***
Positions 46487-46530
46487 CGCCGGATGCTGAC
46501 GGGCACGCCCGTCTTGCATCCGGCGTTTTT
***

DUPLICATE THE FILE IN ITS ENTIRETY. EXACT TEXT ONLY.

Positions 46487-46530
46487 CGCCGGATGCTGAC
46501 GGGCACGCCCGTCTTGCATCCGGCGTTTTT